Scammers using cute puppy pics to swindle online pet shoppers - Bring Me The News

Scammers using cute puppy pics to swindle online pet shoppers

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If you're in the market for a new puppy, the Better Business Bureau is warning you to be careful about shopping for one online.

The BBB of Minnesota and North Dakota says scammers are setting up fake websites, claiming they're dog breeders with puppies to sell, FOX 9 reports.

The group said it's heard from consumers who tried to buy a puppy from one of the fraudulent websites, thinking they were dealing with a legitimate business, but ended up losing hundreds of dollars instead, according to KSTP.

BBB has identified three websites in particular that appear legitimate but are not, and claim to be located in the Twin Cities metro area. They are:

- Happy Husky

Fenando Pomeranians

- Maliz French Bulldogs, also operating as Manuh French Bulldogs

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An investigation determined none of them are real businesses, and photos of the puppies featured on the website are most likely stolen from other sites, BBB said.

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Two of the three websites have very similar designs, and all three have virtually the same content. There's a page with photos and descriptions of puppies for sale (some of them at a discounted price), a privacy statement, and a contact form that allows the user to send an email. The text is poorly written. There are no phone numbers, no addresses, and no background on the so-called "breeder."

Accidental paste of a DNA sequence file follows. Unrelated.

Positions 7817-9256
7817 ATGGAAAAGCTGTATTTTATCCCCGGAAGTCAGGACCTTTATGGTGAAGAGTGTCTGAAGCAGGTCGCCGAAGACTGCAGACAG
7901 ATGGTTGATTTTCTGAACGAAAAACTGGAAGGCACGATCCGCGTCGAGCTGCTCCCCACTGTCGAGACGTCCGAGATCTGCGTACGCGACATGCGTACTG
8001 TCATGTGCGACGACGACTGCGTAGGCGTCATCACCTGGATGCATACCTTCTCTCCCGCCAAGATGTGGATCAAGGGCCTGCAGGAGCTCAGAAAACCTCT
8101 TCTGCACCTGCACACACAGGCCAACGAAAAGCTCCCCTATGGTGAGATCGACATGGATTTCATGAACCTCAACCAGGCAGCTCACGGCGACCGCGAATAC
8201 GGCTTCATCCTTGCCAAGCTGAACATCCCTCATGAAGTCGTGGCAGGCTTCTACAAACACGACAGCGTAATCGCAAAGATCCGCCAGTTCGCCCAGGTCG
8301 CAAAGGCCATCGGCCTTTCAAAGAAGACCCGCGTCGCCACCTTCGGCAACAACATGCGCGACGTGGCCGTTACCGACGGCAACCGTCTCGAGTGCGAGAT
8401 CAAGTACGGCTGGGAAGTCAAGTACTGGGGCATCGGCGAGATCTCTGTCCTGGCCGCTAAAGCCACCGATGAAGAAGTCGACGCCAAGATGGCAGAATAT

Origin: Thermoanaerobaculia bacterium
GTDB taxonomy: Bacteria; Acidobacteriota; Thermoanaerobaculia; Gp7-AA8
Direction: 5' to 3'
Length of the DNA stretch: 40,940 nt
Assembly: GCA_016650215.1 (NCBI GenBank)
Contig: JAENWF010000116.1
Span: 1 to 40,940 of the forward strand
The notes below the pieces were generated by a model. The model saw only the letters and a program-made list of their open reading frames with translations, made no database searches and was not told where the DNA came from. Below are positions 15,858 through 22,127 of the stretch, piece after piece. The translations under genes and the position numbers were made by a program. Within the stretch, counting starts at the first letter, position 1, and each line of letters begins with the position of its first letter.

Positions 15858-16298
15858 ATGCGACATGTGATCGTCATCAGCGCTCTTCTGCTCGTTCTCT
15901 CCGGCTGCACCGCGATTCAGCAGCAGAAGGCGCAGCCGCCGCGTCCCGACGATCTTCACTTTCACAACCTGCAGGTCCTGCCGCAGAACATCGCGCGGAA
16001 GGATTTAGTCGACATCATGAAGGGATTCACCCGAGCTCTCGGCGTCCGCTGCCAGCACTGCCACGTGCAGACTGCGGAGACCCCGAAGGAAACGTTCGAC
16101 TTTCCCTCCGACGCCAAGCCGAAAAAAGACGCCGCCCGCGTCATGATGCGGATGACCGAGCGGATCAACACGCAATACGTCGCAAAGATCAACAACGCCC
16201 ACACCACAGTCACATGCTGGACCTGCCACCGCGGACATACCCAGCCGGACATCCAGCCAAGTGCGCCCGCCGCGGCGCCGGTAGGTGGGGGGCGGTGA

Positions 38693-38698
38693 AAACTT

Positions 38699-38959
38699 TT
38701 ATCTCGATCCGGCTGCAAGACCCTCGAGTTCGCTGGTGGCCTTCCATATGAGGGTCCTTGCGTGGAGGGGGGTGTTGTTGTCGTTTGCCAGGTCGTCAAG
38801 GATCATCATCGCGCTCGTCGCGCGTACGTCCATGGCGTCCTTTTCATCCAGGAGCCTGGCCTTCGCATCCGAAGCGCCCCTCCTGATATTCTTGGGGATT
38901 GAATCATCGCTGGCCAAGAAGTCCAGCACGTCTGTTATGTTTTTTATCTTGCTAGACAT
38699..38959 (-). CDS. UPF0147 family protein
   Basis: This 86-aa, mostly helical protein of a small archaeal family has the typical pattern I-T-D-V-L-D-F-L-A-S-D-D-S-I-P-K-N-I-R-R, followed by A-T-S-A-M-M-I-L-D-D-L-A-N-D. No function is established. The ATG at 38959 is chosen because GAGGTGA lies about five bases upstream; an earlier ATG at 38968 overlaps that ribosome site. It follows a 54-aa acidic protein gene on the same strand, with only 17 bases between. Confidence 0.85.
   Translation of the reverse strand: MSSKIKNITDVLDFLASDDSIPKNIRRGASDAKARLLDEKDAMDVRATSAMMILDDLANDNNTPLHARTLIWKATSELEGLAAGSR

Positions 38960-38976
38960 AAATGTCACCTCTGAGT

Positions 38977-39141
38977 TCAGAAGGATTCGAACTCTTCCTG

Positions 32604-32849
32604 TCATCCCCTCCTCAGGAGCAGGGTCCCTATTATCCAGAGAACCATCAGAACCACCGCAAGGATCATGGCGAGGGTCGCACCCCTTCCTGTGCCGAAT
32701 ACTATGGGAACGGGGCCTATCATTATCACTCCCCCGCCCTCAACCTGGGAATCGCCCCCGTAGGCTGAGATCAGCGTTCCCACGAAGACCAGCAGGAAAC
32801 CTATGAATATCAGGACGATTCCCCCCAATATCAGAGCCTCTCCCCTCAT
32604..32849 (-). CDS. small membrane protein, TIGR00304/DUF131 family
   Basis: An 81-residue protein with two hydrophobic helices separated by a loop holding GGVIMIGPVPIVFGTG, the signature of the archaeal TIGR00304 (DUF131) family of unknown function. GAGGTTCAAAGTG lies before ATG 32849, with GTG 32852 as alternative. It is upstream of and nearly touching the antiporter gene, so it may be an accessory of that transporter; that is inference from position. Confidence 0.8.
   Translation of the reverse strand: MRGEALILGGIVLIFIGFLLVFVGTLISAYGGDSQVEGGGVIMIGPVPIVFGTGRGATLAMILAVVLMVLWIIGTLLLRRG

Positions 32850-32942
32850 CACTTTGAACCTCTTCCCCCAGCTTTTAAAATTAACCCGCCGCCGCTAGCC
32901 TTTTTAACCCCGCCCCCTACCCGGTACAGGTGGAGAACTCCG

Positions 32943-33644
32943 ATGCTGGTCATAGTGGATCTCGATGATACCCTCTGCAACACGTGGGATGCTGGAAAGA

According to the Bureau, those are all warning signs of a fake website. Here are the clues to watch for:

-- Communication. If the only form of contact is via e-mail, that could be a sign that something is amiss.

-- Poor grammar or misspellings. Many scammers operate from overseas, and usually don't have a good grasp of the English language.

-- Method of payment. Be wary if the breeder demands that you wire money or insists you can only pay with a prepaid credit card.

-- Requests for additional money. Sometimes the scammers ask for fees to cover last-minute transportation or airport fees.

Victims of these scams usually end up without a pet and out the money they paid. Anyone who believes they may be a victim is urged to report their case to the BBB and local authorities.

KSTP posted the BBB's list of tips for buying a pet, to avoid being scammed.

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